A lot of people have predisposed ideas of what missionaries do.  We sleep on cots, live in the jungle, commute in canoes and overall everything is different than a first world country. Since the only time I have taken a canoe down a river (instead of a taxi, car or bus) was on a tour led by a tour guide,  I thought it would be better if I gave you a clearer look into my day to day routine here in Ecuador.  We wake up around 6 am to get ready for the day and do some devotions (I will be honest and say sometimes it maybe a little later for me).  We walk about fifteen minutes to work.  Instead of using machetes or a canoe through the jungle, it is actually more like dodging cars and traffic while keeping my laptop dry when I run across the street with it in my backpack.  On our later mornings, we stop by a bakery and buy breakfast on our way to work. I usually start working a little after eight am.  My current tasks have included insurance claims (which there have been a lot of lately), answering emails concerning small health problems, making doctor’s appointments for people here in Quito and making sure that everyone has the correct immunizations.  On Tuesdays and Thursdays, I take two different buses (about 45 minutes to an hour commute) to a local orphanage where I spend a couple of hours playing with children.  In the future, I hope to blog more about this, because it has really been a blessing to be a part of these children’s lives and to spend time with them.  There are two different houses for kids there so I split my time between them.  On Tuesdays, I play with and feed the babies who are all under two.  On Thursdays I wrestle with the kids between two and five. Afterwards, myself and my pepper spray walk down to the main street to find a taxi that is willing to take me across town for a decent price.  I pick up my Spanish teacher on the way to class and together we go to another missionary’s house where two of us try to further our Spanish.  I get back to my apartment usually between eight and nine, get some rest and then wake up to do it again.  Of course, being the nurse/medical coordinator that I am here sometimes my schedule can vary.  I can be awakened in the middle of the night or called while in the middle of work at the office and then everything is put aside.  This...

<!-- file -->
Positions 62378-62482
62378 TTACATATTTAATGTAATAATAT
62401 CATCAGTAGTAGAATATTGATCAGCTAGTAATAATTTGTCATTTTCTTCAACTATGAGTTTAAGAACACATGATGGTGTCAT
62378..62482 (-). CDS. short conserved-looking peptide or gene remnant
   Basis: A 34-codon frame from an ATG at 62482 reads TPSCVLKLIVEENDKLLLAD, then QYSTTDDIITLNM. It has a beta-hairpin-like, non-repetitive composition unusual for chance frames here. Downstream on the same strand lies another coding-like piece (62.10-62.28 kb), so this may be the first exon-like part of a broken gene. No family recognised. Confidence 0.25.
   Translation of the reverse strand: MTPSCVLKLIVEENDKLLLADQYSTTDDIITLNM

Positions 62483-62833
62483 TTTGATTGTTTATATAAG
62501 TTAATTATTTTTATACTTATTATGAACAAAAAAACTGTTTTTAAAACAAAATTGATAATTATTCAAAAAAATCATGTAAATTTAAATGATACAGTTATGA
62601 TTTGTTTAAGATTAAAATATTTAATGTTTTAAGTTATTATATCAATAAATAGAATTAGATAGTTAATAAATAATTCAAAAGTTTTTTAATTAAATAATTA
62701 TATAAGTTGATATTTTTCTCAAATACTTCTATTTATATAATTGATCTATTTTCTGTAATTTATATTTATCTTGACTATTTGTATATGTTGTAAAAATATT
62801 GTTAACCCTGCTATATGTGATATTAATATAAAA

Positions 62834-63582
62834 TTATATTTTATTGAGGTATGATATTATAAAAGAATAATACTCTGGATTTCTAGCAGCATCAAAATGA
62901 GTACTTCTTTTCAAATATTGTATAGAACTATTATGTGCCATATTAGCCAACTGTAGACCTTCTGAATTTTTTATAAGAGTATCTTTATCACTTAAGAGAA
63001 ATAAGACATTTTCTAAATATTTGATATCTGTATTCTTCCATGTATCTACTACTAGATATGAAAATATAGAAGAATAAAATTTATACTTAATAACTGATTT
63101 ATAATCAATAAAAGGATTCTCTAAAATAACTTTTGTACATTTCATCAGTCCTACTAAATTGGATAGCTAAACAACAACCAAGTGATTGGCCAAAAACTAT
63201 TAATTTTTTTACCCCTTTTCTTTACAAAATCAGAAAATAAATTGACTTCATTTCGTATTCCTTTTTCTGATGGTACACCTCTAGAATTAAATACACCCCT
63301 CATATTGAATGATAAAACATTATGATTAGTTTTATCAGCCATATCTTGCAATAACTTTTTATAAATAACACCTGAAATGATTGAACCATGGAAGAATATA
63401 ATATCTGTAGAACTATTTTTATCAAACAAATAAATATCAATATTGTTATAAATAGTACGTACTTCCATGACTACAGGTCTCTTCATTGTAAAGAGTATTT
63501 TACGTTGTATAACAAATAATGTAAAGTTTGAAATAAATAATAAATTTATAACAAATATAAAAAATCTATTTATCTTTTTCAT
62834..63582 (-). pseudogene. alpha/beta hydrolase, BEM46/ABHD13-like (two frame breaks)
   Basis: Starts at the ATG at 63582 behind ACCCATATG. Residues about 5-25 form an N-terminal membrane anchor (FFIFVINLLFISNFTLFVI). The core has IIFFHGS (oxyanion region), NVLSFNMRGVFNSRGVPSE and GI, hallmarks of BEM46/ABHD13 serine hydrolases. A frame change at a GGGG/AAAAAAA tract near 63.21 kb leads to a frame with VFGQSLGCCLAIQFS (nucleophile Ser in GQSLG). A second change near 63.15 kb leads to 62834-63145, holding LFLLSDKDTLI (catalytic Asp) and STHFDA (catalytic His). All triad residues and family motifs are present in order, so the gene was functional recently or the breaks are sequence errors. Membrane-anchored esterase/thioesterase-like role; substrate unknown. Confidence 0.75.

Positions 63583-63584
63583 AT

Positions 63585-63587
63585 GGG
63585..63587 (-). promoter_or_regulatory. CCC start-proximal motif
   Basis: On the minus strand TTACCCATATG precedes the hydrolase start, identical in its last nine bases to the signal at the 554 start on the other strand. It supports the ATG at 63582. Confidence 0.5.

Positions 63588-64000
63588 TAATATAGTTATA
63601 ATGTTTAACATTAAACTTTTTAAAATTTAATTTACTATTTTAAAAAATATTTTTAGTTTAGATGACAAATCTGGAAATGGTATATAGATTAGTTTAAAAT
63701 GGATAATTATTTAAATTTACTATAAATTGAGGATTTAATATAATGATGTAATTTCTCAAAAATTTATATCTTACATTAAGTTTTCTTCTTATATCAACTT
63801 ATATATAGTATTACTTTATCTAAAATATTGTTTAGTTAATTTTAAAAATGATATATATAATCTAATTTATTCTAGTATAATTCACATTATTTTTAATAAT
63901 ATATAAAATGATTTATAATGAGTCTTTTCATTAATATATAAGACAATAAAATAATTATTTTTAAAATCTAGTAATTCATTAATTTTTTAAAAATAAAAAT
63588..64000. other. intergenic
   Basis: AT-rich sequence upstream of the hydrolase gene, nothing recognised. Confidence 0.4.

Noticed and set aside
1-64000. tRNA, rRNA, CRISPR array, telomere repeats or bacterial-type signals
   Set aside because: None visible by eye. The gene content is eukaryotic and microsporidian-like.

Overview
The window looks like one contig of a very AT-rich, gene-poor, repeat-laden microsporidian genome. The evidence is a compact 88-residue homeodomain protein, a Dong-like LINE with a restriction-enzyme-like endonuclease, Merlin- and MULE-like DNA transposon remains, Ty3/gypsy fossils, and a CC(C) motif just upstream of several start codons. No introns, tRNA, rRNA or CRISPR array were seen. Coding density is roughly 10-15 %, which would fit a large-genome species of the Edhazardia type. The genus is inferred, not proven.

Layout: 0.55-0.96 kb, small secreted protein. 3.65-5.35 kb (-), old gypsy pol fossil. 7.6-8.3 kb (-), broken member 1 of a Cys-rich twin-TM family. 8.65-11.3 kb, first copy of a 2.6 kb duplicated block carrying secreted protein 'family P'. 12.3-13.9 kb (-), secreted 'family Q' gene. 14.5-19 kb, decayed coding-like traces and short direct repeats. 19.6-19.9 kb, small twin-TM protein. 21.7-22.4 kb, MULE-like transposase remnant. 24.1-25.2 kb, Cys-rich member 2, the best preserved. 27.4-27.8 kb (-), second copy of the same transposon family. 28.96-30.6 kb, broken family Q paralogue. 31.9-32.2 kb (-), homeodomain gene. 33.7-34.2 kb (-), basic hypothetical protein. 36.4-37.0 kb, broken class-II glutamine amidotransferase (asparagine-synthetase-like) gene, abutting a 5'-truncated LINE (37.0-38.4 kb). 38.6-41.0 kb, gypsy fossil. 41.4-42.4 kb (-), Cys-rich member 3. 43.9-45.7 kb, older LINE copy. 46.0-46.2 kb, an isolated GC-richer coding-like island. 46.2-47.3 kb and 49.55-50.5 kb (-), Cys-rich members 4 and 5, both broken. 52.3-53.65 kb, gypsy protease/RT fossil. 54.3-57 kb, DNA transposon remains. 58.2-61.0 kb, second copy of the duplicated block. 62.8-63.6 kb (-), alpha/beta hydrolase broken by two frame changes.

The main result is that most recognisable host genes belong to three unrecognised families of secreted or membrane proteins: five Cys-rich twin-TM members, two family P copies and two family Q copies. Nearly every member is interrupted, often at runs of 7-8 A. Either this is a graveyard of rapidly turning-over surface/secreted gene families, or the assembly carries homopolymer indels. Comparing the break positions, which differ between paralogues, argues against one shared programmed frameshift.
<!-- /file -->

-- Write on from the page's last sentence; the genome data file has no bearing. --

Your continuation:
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First Video Blog
Jan26

First Video Blog

S0rry for the wind.  This is our first try at video blogging.  We wanted to make sure you could see the beautiful city we live in.  Enjoy!...

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Christmas Newsletter
Dec24

Christmas Newsletter

CHRISTMAS GREETINGS!   A year ago at this time, who would of thought that we would be sending all of our friends and family Christmas greetings from Quito, Ecuador.  We hope that this letter finds your family happy and well.  Our lives have been forever changed by our experiences here in Ecuador as well as the people around us.  Of course when we arrived in early September, life was full of culture shock and a foreign language, but now it is already December and we are finishing up Spanish school and gearing up to start work in January.  We want to thank all of you for supporting us in this crazy life God has chosen for us.  We could not have made it here without your support.  We have been very fortunate during this time of Spanish school to participate in many activities and trips throughout Ecuador.  Though the most memorable trip of them all has been the one to Ambato, Ecuador where we were able to see and experience what God is doing through Extreme Nazarene.  We were able to pray for people (in Spanish) and to share our testimonies with them, share a snack, and invite people to church. Right now we are celebrating Christmas Eve with another missionary family and getting used to our new apartment.  We hope you and your family’s are doing well.  Merry Christmas! Justin and...